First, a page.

As the family member of a father who suffered from MS and eventually passed away, I saw that he had no hope when he had it.

Today, we have hope for MS sufferers across this country and we are denying them based on the fact that we will not have a pilot project. That, in my view, is discriminatory and we ought to start the project, not yesterday but last week. Let us get on with it. We know the methodologies and we know the science. Let us move forward and give those who suffer from MS in this country the ability to hope once again that i they may have a better quality of life than they endure today.

Fisheries and Oceans
Petitions
Routine Proceedings

3:20 p.m.

NDP

Fin Donnelly New Westminster—Coquitlam, BC

Mr. Speaker, I rise today to submit a petition signed by over 9,000 Canadians who express serious concern with the impacts on B.C.'s wild salmon coming from industrial open-net salmon farms. They are concerned that these operations intensify disease, privatize ocean spaces and threaten their sovereign rights to food security.

They, therefore, call upon the Government of Canada to take appropriate measures to get open-net aquaculture out of federal waters.

Multiple Sclerosis
Petitions
Routine Proceedings

3:25 p.m.

NDP

Claude Gravelle Nickel Belt, ON

Mr. Speaker, I have a petition signed by dozens of people from Markham, Pickering, Oshawa, Montreal, Laval and Saint-Hubert.

The petitioners urgently call on the Government of Canada to accelerate a greater and broader participation of multiple sclerosis sufferers in a pilot testing and treatment by providing fast-track funding, to work immediately with the provinces and territories through the Canadian Agency for Drugs and Technologies, and to take a leading role on the basis of this evidence and encouraging the swift adoption of a procedure in the territories and provinces.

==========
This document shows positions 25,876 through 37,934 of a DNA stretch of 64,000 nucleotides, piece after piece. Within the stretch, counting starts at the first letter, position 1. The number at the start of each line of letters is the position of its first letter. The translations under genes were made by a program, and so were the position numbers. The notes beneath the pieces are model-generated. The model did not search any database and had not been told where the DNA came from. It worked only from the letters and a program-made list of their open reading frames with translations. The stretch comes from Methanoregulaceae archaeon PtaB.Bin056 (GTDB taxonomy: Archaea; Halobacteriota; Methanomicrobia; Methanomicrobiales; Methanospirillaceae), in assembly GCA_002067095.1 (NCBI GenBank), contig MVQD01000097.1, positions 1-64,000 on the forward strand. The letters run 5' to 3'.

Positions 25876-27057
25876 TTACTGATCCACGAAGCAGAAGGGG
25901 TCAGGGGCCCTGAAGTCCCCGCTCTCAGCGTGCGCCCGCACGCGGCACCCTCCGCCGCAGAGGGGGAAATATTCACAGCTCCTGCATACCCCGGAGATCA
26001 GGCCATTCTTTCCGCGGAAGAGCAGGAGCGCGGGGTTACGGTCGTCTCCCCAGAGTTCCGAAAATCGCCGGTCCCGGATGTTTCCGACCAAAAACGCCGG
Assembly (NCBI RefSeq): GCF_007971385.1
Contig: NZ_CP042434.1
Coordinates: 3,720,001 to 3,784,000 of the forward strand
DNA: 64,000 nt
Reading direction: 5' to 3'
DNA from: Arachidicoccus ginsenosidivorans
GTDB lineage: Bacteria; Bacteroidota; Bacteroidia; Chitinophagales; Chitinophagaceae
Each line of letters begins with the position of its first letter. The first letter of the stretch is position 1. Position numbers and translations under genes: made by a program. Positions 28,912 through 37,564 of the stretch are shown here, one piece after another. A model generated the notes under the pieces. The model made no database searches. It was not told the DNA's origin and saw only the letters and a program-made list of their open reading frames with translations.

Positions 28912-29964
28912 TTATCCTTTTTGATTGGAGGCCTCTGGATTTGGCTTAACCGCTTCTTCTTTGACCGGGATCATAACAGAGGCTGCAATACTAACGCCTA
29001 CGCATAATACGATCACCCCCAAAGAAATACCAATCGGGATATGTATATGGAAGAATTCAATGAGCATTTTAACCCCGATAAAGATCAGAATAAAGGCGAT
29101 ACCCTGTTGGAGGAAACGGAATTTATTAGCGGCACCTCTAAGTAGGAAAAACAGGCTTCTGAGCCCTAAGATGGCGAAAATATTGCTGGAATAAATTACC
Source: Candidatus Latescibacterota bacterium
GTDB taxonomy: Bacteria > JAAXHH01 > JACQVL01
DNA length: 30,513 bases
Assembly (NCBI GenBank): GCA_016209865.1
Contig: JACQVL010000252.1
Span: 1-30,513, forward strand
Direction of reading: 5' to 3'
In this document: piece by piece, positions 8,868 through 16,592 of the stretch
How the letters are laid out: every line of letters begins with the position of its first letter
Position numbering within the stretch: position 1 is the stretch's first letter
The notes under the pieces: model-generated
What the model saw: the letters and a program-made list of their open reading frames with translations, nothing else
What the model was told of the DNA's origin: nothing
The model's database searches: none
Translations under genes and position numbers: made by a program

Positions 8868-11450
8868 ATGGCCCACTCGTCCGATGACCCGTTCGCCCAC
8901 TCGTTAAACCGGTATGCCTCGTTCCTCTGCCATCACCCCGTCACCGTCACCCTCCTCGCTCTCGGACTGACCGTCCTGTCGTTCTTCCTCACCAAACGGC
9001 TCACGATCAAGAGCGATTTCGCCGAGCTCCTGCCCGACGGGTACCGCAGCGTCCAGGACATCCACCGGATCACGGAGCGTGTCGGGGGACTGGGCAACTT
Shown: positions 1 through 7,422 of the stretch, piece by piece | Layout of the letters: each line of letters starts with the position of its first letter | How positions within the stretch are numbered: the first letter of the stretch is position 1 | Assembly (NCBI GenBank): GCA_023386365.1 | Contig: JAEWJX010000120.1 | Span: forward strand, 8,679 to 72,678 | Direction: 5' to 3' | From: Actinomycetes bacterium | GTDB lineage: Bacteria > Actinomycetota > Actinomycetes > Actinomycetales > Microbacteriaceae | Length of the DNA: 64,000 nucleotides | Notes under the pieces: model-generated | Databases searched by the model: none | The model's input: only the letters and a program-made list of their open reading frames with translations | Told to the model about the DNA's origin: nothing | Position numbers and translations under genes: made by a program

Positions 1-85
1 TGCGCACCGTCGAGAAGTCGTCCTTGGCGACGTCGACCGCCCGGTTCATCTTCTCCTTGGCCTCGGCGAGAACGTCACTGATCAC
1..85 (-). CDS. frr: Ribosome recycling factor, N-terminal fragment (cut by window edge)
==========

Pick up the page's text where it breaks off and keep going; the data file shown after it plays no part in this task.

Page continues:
Multiple Sclerosis
Petitions
Routine Proceedings

3:25 p.m.

NDP

Linda Duncan Edmonton—Strathcona, AB

Mr. Speaker, I also rise in the House today, along with a lot of my colleagues, to table a petition from more than 100 Canadians calling for federal leadership and action on the new treatment for multiple sclerosis.

With respect to multiple sclerosis, a high percentage occurs just outside and around the city of Edmonton. An increasing number of people are suffering from this disease. I am proud to say that the Government of Alberta has stepped up to at least follow up on these operations.

I encourage the Government of Canada to show leadership and expedite further testing and piloting of this intervention.

Multiple Sclerosis
Petitions
Routine Proceedings

3:25 p.m.

NDP

Bruce Hyer Thunder Bay—Superior North, ON